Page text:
Sailing through the river further inland,  he saw a vast tract of land,  a place where he can establish his farm,  and because it is also quite deep inside,  sometime like a refuge place, not dissimilar to the lair of the 108 heros of the
    Water Margin.
    Sungei Tebrau
    Tan Kai Soon at that time was the supreme leader of Ngee Heng in Johor.  4000 of Ngee Heng followers would soon follow him from Singapore and settle in Tebrau.    Pepper and Gambiar plantations soon blossomed.  It would become a bustling Kangchu area,  which was named Tan Chu Kang.
    Jalan Kangkar Tebrau
    Around Kangkar Tebrau (Tan Chu Kang) there was a road at that time known as Jalan Kangka Kechil.
    This wooden road sign, the oldest of its kind in JB, indicate Jalan Kangka Kechil in Chinese, Jami and Romanized Malay, had been in the vicinity for more than a century.
    As usual, with other Ghee Heng members,  Tan Kai Soon worshipped Xuan Tian Shang Di, and he started the very first temple in Kangkar Tebrau in the same year he landed in Tebrau.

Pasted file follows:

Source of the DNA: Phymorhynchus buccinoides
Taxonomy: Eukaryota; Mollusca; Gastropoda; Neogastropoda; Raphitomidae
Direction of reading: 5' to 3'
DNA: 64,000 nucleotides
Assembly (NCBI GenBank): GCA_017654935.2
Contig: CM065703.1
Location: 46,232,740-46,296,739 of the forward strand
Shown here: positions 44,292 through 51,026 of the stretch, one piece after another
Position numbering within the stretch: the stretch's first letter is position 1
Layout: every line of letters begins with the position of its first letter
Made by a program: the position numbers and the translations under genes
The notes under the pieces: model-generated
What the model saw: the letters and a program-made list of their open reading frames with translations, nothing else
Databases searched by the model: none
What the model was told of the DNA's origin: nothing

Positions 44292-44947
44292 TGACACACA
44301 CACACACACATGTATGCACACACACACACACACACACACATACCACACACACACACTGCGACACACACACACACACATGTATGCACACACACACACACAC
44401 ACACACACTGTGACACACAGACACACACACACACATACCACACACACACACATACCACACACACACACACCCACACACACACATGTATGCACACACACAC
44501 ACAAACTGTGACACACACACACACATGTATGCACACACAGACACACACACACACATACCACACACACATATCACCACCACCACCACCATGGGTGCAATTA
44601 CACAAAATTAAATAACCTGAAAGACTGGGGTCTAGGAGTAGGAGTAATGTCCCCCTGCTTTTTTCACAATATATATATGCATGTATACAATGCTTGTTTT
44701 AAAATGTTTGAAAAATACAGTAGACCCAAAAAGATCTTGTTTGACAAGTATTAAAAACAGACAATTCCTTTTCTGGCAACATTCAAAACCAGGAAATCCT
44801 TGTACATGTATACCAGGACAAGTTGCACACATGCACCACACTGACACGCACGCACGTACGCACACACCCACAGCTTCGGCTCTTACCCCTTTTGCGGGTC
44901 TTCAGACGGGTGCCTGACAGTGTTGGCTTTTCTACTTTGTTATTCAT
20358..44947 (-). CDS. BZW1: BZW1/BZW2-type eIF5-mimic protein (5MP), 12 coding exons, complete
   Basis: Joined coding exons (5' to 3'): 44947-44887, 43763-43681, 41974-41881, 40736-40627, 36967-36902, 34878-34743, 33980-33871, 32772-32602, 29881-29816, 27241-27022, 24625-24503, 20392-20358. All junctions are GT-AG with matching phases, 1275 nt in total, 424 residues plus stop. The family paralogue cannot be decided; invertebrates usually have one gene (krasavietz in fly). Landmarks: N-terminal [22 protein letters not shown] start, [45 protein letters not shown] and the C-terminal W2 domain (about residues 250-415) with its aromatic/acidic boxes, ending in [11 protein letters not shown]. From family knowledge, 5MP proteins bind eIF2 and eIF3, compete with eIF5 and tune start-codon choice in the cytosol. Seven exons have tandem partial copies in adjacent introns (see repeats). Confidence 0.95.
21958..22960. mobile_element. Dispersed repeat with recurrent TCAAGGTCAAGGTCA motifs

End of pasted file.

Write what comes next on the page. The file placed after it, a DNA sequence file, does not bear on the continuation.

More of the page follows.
It was the first temple in Johor Baru – the New Hill
    The temple was named Ling Shan Temple
    It houses 3 deities,  Xuan Tian Shang Di,  Zhao Da Yuan Shuai and Hua Guang Da Di
    Around the same period,  the settlers found that the river contained many crocodiles.   Moreever, there were tigers and other wild animals found.
    A protective deity was needed to protect them from these pestilences.
    A nearby temple was established whereby the boats would landed and whereby  the settlers disembarked.
    The deity was a Teochew Pek Kong – Gan Tian Da Di
    With a sword in hand, one leg firmly on the ground and one leg straddling a tiger,  he would offer the settlers protection from all evils and beasts.
    It was believed that the joss urn from these 4 deities were brought to the Johor Old Temple which was established around 1870.